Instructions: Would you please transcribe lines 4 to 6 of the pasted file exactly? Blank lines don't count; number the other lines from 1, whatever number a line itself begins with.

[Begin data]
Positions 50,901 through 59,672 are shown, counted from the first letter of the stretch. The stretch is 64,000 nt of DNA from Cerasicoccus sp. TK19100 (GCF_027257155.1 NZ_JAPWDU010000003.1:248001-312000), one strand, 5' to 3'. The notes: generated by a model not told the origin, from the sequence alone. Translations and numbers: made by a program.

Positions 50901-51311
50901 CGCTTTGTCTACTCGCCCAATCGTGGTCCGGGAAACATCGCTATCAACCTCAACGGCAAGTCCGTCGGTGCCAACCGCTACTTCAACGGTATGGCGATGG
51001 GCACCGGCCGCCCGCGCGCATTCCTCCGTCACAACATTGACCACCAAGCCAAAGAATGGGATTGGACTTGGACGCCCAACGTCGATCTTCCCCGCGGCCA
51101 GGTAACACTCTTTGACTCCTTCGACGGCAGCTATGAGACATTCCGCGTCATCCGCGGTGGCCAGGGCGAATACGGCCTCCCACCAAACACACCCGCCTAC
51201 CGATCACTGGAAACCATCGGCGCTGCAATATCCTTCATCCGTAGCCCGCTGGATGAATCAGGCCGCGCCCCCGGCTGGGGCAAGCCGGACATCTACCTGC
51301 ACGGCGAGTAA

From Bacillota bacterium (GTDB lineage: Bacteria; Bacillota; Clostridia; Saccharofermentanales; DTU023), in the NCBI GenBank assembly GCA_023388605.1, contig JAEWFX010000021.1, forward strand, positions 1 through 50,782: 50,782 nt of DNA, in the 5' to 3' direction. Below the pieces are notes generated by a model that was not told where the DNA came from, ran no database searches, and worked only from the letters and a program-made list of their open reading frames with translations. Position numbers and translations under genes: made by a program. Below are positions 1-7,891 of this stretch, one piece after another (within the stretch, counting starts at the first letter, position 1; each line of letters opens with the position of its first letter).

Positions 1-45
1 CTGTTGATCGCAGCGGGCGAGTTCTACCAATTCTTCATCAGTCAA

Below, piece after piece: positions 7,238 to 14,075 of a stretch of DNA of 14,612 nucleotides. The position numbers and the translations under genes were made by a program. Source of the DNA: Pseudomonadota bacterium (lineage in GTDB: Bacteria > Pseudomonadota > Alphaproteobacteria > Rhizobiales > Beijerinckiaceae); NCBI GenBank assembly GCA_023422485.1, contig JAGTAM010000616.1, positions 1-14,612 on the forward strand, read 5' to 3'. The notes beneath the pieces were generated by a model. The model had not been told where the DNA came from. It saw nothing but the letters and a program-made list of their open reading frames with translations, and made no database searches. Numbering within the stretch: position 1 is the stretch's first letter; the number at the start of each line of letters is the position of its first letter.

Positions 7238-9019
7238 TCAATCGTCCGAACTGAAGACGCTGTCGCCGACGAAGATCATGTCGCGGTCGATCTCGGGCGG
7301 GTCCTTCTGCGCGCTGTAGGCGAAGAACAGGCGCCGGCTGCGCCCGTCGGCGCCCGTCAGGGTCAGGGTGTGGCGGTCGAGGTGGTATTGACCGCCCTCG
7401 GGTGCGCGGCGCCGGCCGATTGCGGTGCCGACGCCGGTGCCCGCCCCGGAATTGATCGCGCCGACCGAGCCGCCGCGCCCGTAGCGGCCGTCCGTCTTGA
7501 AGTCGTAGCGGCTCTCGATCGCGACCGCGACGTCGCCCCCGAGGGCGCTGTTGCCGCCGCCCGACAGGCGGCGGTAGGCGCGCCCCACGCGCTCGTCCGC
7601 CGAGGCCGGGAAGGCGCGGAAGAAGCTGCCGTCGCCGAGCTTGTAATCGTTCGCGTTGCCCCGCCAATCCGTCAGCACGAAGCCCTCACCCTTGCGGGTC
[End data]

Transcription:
51001 GCACCGGCCGCCCGCGCGCATTCCTCCGTCACAACATTGACCACCAAGCCAAAGAATGGGATTGGACTTGGACGCCCAACGTCGATCTTCCCCGCGGCCA
51101 GGTAACACTCTTTGACTCCTTCGACGGCAGCTATGAGACATTCCGCGTCATCCGCGGTGGCCAGGGCGAATACGGCCTCCCACCAAACACACCCGCCTAC
51201 CGATCACTGGAAACCATCGGCGCTGCAATATCCTTCATCCGTAGCCCGCTGGATGAATCAGGCCGCGCCCCCGGCTGGGGCAAGCCGGACATCTACCTGC